It was May and I was travelling through Italy enjoying a feast of gardens from Sorrento in the south to Lake Como on the north. That’s late spring in the Northern Hemisphere, but the weather was still chilly and, surprisingly for that time of the year in the Mediterranean, it was also wet. But rain didn’t dampen my visit to a garden billed as the most romantic in the world – the Garden of Ninfa south of Rome.
When you are on a garden tour, the garden highlights come day after day. When you’ve a high expectation about a garden you particularly want to see, you worry that it may not live up to your expectations.
The Garden of Ninfa didn’t let me down. Romantic it is with crumbling ruins, cascades of wisteria, roses and star jasmine in fragrant bloom, fast-moving clear streams and waterfalls tumbling their way through the soft green grass.
Ninfa is more than a garden, however, for this lush oasis is built in and among the ruins of a once-prosperous medieval town with a history stretching back to Roman times.
The town was destroyed in 1382 after a sorry history of fights, invasions, sackings and malaria. It was left in ruins until the 1920s when descendants of the Caetani family set about reclaiming the town from the ruins.
For almost a century members of the family worked to create a whimsical garden among the medieval ruins. The last owner, Lelia Caetani, left the garden to a trust as a garden and wildlife refuge.
Particularly romantic are the streams running through the garden, each decorated with flotillas of ducks, harbouring a rare trout and edged with arum lilies in full flower and overhung by the giant leaves of Gunnera manicata.
The garden’s success comes from its setting, the dedication of the family that created it, its very special microclimate and the fertile soils. It is fragrant with flowers and alive with chattering birds and scurrying, green-backed lizards.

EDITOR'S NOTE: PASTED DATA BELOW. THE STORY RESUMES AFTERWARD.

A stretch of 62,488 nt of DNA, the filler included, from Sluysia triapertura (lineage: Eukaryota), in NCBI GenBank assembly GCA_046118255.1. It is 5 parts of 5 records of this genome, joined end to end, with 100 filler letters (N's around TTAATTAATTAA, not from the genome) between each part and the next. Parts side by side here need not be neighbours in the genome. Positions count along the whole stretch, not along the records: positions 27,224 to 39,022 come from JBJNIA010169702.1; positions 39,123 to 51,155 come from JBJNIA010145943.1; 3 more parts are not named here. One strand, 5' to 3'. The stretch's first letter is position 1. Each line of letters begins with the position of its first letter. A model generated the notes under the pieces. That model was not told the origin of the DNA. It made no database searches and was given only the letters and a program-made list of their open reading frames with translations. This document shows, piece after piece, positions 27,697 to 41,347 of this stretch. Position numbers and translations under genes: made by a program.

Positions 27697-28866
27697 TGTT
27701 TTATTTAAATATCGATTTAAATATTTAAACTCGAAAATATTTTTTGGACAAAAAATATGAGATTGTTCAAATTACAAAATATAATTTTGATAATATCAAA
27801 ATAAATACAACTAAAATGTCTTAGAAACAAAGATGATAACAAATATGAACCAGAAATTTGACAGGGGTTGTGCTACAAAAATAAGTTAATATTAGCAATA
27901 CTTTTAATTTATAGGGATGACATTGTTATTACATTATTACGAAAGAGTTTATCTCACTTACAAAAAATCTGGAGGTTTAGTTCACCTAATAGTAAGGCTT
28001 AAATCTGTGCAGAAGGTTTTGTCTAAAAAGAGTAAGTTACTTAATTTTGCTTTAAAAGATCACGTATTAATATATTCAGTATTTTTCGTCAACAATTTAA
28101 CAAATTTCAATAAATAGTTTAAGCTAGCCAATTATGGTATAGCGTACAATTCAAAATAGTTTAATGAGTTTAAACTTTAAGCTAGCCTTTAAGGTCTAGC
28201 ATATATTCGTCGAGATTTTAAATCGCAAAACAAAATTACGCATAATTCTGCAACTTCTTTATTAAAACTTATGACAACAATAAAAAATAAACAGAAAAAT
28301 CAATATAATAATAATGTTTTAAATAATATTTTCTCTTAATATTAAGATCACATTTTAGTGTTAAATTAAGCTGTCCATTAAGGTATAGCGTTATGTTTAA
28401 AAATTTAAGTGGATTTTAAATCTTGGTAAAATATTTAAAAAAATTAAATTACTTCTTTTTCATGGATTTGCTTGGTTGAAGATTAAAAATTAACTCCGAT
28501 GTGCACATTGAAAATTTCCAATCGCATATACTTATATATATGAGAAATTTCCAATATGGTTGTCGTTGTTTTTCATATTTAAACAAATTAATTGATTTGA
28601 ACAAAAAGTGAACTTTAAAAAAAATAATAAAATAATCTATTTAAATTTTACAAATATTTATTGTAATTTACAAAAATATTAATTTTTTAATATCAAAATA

Take a slideshow stroll through Ninfa with me……………….
The Garden of Ninfa is a wonderful garden to visit and one that you feel is off the beaten tourist trail. It isn’t easy to get there without your own transport, or the aid of a garden tour, but put it on your list. There are few amenities but meals are available along with superb views from the village of Norma, which is perched on the cliff tops above Ninfa.
If you want to visit the Garden of Ninfa, plan ahead. It is open for booked groups or to the general public on the first weekend and third Sunday of each month from April to October. Entrance tickets can be purchased from the WWF offices in Rome or at the garden (although numbers can be limited). [More info at Garden of Ninfa.]
A book published recently on the ruined gardens of Ninfa is called Ninfa: the most romantic garden in the world. It is written by UK garden writer and traveller, Charles Quest-Ritson (RRP $69.95AUD) and is available in Australia from Florilegium.